How to Avoid the Wrath of the IRS

How to Avoid the Wrath of the IRSOne of the most controversial grey areas of tax law is the “independent contractor vs employee” issue.

Most small businesses hire workers to perform services, i.e. outsourcing.

Is the person you hire an employee or an independent contractor?

Does it really matter? You better believe it does!

The answer to that question is critical. And if you don’t answer it correctly, you can end up in big trouble.

If you treat someone as a contractor and that person is really an employee, the IRS can re-classify that person as an employee and you’ll be responsible to pay the taxes that should have been withheld from his/her paychecks, plus the employer’s payroll taxes, plus penalties and interest for late payment.

Ouch!

So it’s in your best interest to get this right.

Here are some tips to help you make the correct classification, courtesy of the IRS:

7 Things Every Business Owner Should Know
About Independent Contractors vs. Employees

1. The IRS uses three characteristics to determine the relationship between businesses and workers:

- Behavioral Control covers facts that show whether the business has a right to direct or control how the work isdone through instructions, training or other means.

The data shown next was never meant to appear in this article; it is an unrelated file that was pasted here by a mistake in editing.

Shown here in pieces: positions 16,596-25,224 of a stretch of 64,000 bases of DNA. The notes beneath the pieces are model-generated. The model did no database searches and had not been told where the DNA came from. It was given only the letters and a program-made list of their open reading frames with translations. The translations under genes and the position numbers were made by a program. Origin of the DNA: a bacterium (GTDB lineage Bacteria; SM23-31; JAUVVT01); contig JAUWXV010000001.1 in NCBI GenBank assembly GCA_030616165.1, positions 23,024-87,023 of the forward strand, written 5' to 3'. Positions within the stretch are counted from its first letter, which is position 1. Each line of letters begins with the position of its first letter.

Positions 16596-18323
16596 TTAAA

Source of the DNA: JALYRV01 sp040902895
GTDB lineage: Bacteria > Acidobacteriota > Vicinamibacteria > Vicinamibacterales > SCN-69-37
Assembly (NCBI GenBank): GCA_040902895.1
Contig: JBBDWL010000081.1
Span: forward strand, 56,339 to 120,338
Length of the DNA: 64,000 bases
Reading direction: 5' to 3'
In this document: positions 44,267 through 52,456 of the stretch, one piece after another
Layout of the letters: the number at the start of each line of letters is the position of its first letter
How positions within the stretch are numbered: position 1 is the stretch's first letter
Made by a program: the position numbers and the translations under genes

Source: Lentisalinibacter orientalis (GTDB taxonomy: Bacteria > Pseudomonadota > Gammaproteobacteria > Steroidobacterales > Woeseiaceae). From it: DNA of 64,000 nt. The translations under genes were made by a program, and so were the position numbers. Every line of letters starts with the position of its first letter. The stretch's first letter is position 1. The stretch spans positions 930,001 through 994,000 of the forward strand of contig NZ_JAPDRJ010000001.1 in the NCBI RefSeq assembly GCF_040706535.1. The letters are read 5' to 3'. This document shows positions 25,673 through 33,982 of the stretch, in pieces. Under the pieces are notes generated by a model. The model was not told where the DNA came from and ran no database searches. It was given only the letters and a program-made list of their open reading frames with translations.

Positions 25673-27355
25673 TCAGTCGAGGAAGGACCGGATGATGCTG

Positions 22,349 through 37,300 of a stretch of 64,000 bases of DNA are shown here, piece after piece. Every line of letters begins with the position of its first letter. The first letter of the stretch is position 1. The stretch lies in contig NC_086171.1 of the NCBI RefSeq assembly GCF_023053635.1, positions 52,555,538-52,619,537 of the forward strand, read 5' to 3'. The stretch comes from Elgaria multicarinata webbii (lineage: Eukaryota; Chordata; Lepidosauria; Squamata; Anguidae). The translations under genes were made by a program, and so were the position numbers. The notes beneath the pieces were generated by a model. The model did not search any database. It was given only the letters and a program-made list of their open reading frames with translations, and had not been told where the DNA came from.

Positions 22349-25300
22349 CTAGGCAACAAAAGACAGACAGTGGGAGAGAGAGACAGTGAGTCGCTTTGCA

- Financial Control covers facts that show whether the business has a right to direct or control the financial and business aspects of the worker’s job.

- Type of Relationship relates to how the workers and the business owner perceive their relationship.

2. If you have the right to control or direct not only what is to be done, but also how it is to be done, then your workers are most likely employees.

3. If you can direct or control only the result of the work done — and not the means and methods of accomplishing the result — then your workers are probably independent contractors.

4. Employers who misclassify workers as independent contractors can end up with substantial tax bills. Additionally, they can face penalties for failing to pay employment taxes and for failing to file required tax forms.

(As I said before…..OUCH!)

5. Workers can avoid higher tax bills and lost benefits if they know their proper status.

6. Both employers and workers can ask the IRS to make a determination on whether a specific individual is an independent contractor or an employee by filing a Form SS-8, Determination of Worker Status for Purposes of Federal
Employment Taxes and Income Tax Withholding, with the IRS.

7. You can learn more about the critical determination of a worker’s status as an Independent Contractor or Employee at IRS.gov by selecting the Small Business link.

Additional resources include:
– IRS Publication 15-A – Employer’s Supplemental Tax Guide
– IRS Publication 1779 – Independent Contractor or Employee
– IRS Publication 1976 – Do You Qualify for Relief under Section 530?

These publications and Form SS-8 are available on the IRS website here:

http://www.irs.gov/Businesses/Small-Businesses-&-Self-Employed/Independent-Contractor-Self-Employed-or-Employee

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